This is probably one of the most unique houses in Singapore. It is built on a pier, hence nicknamed “The Pier”, located at the coast of Lim Chu Kang. It is visible from the Lim Chu Kang Jetty, and has a panoramic view of the Johor Strait.
Likely to be built before the forties, The Pier was occupied by the Japanese in 1942 when they invaded the north-western part of Singapore during the Second World War, catching the defending allied soldiers by surprise. When Kranji and Lim Chu Kang fell, the Japanese officers used The Pier as their comfort stop.
After the war, the Cashin family regained possession of the pier-house. The wealthy Cashin family, spearheaded by Irish lawyer Joseph William Cashin (1844–1907), owned properties in many parts of Singapore, including the famous Matilda House at Punggol. The third generation, Howard Edmund Cashin (1920–2009), had vast rubber plantations at Lim Chu Kang in the fifties and sixties. After their marriage in 1953, Howard Cashin and his wife Gillian would live at The Pier occasionally as their weekend resort until 2009.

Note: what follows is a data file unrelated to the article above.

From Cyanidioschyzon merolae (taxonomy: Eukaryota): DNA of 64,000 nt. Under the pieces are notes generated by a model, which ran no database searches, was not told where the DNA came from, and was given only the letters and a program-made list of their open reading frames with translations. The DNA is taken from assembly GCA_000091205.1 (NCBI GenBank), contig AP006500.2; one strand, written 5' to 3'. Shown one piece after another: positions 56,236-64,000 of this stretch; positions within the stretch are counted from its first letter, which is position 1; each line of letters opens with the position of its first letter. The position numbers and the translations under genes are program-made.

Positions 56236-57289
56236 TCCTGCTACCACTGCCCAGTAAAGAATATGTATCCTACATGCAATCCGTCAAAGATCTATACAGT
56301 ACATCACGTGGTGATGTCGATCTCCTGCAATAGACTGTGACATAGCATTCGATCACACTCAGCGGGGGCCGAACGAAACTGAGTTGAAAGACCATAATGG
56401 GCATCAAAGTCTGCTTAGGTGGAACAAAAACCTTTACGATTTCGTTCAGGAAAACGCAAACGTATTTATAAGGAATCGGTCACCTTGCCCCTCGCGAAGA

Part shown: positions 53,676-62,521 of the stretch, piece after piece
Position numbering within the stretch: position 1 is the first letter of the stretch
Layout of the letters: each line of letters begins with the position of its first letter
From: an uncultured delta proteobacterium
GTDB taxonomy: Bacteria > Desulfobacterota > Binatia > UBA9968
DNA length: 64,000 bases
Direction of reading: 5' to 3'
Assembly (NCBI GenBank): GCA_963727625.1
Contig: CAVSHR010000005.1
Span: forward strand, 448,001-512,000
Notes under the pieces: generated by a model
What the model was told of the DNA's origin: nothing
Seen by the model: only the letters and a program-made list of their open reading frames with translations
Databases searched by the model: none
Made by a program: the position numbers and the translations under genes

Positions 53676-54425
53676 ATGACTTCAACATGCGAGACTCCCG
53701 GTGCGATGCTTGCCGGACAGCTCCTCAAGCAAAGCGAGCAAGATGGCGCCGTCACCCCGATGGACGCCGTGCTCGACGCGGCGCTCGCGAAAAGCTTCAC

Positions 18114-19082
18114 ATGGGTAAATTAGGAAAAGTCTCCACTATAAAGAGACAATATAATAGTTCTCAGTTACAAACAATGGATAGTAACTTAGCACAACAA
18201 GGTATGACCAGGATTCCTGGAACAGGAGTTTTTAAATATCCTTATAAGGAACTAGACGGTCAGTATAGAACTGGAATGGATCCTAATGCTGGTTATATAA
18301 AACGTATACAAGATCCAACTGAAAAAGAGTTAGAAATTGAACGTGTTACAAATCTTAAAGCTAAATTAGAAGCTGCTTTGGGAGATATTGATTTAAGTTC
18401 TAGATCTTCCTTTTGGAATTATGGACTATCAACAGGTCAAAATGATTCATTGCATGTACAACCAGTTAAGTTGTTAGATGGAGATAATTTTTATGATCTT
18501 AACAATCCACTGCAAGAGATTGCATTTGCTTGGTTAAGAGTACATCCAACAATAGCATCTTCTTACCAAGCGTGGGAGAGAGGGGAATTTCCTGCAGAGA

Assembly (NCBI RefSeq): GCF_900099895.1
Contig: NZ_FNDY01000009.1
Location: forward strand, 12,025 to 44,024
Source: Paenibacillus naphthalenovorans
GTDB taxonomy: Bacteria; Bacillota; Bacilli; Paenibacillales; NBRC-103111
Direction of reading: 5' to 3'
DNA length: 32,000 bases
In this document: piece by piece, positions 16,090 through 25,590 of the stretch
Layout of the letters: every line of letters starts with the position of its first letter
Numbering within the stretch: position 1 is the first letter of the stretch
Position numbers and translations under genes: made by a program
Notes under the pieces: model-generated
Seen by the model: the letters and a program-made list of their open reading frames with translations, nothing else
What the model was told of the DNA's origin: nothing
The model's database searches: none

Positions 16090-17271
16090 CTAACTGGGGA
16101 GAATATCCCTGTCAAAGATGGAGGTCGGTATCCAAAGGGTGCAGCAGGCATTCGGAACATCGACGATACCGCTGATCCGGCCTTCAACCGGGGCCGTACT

Although the pier-house is several decades old, the interior is designed with a modern touch, with ceiling fans, aircon and other facilities powered by electricity. With barbeque pits and stone tables in the garden, it is certainly a nice and quiet place for a family gathering by the sea for the Cashins. One can imagine the owners enjoying the sight of a starry night and the sounds of the splashing waves during the high tides.
Today, the little compound is abandoned and forgotten, and is fenced up by the Singapore Land Authority (SLA). There are no concrete redevelopment plans of this unique place in near future, but let’s hope it will not eventually meet the fate of demolition.
Published: 17 March 2012